Sean agrees, noting that you should also 'avoid planting the root too deeply, as azaleas are surface-rooting'.
'Place the plant in the hole, ensuring the top of the root ball is level with the soil surface,' he says.
3. Check your soil conditions
Anyone who wants to lean how to grow azaleas should know that, while they are reasonably low maintenance plants, they do have quite specific needs when it comes to their soil conditions.
'Azaleas thrive in well-drained, acidic soils with a pH range of 4.5 to 6.0. If your soil is not naturally acidic, amend it with well-rotted pine bark,' says Sean.
He also suggests that you dig in plenty of organic matter, such as ericaceous compost, to enhance soil structure and moisture retention.
4. Set up a watering schedule
Don't make any garden watering mistakes with your azalea: unlike many other plants, these beauties prefer consistent moisture, especially during dry spells.
'Azaleas thrive in moist, well-drained, fertile soils, so watering them around twice a week will ensure that they get the moisture they need without the risk of the plant getting waterlogged,' says Craig.
'Make sure to maintain a regular watering routine until the plant has fully bloomed, then you can reduce it to once or twice a month during dry periods.'
It's also a good idea to mulch around the base to retain moisture and suppress weeds.
5. And give them some TLC
Anyone learning how to grow azaleas will be pleased to know that they don't need too much from you in terms of care – although they do appreciate the following:
'Feed azaleas in spring with a balanced, slow-release fertiliser formulated for acid-loving plants,' says Sean. 'Follow package instructions for application rates, and avoid excessive fertilisation, as azaleas are sensitive to high nutrient levels.'
'Prune azaleas after flowering to shape and control size,' adds Sean, 'but be mindful not to cut into old wood, which may impact next year's blooms. If you need to cut back hard, give the plant acidic feed if soil conditions are poor, mulch and keep well-watered to encourage new growth.'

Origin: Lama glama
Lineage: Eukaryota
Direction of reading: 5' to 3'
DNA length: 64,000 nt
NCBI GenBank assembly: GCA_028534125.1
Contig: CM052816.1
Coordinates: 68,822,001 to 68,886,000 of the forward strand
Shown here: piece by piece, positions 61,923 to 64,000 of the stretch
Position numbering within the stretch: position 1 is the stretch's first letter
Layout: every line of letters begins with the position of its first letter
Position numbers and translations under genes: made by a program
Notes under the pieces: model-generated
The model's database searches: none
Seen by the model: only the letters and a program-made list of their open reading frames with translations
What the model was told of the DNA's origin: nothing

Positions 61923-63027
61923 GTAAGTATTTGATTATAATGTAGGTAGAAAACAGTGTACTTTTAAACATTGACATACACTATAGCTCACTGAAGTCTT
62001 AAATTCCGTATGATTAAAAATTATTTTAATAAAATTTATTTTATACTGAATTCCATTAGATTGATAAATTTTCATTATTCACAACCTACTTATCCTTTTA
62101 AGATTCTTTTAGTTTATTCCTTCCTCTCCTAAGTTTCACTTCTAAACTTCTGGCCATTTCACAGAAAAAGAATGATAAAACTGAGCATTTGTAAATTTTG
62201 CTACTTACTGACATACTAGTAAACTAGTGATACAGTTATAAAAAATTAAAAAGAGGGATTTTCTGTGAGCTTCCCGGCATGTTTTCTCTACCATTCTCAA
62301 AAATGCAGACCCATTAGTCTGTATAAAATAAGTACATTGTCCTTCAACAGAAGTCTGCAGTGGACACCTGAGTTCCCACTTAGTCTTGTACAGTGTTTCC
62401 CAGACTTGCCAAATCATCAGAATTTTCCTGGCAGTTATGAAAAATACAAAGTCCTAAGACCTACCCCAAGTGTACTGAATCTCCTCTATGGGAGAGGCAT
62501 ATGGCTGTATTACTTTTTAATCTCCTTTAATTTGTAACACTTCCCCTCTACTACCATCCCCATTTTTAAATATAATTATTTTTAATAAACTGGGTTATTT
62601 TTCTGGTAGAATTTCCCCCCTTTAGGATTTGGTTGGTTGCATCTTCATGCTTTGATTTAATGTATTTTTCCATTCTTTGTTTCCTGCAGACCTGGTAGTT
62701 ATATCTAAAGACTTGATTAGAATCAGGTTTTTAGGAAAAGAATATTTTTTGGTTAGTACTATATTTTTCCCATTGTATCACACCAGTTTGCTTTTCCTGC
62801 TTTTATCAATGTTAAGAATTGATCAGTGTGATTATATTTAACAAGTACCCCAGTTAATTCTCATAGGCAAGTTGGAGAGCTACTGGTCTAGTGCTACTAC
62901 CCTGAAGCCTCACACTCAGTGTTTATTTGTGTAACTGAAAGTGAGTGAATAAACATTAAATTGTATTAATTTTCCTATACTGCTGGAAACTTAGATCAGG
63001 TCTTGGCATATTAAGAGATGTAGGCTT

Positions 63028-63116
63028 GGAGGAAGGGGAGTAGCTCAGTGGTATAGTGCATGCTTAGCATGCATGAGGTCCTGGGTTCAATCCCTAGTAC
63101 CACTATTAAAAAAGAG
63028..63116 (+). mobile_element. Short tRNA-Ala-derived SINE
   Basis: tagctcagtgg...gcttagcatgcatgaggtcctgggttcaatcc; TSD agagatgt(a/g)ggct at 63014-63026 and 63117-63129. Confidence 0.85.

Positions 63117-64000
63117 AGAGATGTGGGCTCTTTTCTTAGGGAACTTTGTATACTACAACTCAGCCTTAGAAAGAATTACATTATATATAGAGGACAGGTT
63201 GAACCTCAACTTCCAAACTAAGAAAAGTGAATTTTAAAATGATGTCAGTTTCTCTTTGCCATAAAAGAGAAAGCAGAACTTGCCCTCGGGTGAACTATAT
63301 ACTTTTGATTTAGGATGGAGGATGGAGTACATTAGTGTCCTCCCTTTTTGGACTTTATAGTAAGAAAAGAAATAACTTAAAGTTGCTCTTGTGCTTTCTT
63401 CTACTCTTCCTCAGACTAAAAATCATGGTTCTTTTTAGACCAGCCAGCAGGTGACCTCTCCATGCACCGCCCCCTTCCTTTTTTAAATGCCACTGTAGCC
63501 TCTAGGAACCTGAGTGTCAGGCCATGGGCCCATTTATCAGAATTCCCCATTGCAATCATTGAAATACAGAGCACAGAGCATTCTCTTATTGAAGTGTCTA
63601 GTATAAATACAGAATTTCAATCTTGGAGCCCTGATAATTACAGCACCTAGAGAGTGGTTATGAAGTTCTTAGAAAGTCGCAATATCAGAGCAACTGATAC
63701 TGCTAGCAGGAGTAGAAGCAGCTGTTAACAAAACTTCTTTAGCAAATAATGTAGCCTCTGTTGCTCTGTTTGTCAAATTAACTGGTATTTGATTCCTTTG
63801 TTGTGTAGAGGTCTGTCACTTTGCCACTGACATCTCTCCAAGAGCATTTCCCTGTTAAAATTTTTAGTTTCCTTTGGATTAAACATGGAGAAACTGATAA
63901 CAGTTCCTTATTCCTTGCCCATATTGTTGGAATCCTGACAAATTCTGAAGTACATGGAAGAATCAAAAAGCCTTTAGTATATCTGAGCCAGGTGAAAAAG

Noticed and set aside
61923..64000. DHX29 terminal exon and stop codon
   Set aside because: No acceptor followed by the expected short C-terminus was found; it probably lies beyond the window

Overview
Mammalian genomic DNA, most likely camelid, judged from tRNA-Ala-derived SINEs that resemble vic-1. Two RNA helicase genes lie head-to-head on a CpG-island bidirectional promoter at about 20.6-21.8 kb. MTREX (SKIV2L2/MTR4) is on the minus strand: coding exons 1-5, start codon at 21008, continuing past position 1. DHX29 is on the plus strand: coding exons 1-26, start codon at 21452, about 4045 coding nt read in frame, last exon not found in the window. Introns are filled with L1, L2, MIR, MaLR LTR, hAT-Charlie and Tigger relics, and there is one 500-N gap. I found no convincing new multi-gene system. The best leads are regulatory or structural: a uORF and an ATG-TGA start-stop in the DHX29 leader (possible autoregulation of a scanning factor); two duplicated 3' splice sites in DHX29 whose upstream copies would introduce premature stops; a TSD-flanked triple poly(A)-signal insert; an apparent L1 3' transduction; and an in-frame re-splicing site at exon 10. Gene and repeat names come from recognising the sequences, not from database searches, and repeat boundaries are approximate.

Where do azaleas grow best?
'Azaleas appreciate sheltered locations with partial shade,' says Sean, noting that 'morning sunlight or dappled shade is ideal, protecting them from intense afternoon sun'.
'In case of frost, cover young or vulnerable plants to prevent damage,' he notes.
Do azaleas grow better in pots or ground?
Anyone hoping to learn how to grow azaleas in a pot or container is in luck; many dwarf varieties can successful be grown in a pot – and indoors, too.
'If you are looking to take care of your azalea plant indoors, place it in a bright spot, but not in direct sunlight, and avoid placing it near a radiator or any other heated appliances,' says Craig.
'The optimal temperature for your plant to thrive is between 15 and 22°C, and just like outdoors, watering your plant twice a week will ensure your plant stays well-hydrated and blooms beautifully.'
How do you look after azaleas?
Azaleas thrive in acidic soil and love to be kept well watered (but not waterlogged). Sean adds that 'azalea flower buds start forming in late summer, and if they experience dry conditions at this time, the flower buds may fail to form, resulting in no flowering the following spring'.
'To prevent this, mulch and water thoroughly and regularly during dry periods in late summer (July onwards),' he says.
It's also a good idea to keep an eye out for pests like lace bugs or spider mites.
'Regularly inspect the foliage and treat it as needed,' says Sean. 'Ensure good air circulation to prevent fungal diseases. Remove and destroy any affected leaves promptly.'
By following these tips, you'll be well on your way to cultivating a stunning display of azaleas in your garden. We'll race you to the checkouts at the local garden centre, then...
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Kayleigh Dray became Ideal Home’s Acting Content Editor in the spring of 2023, and is very excited to get to work. She joins the team after a decade-long career working as a journalist and editor across a number of leading lifestyle brands, both in-house and as a freelancer.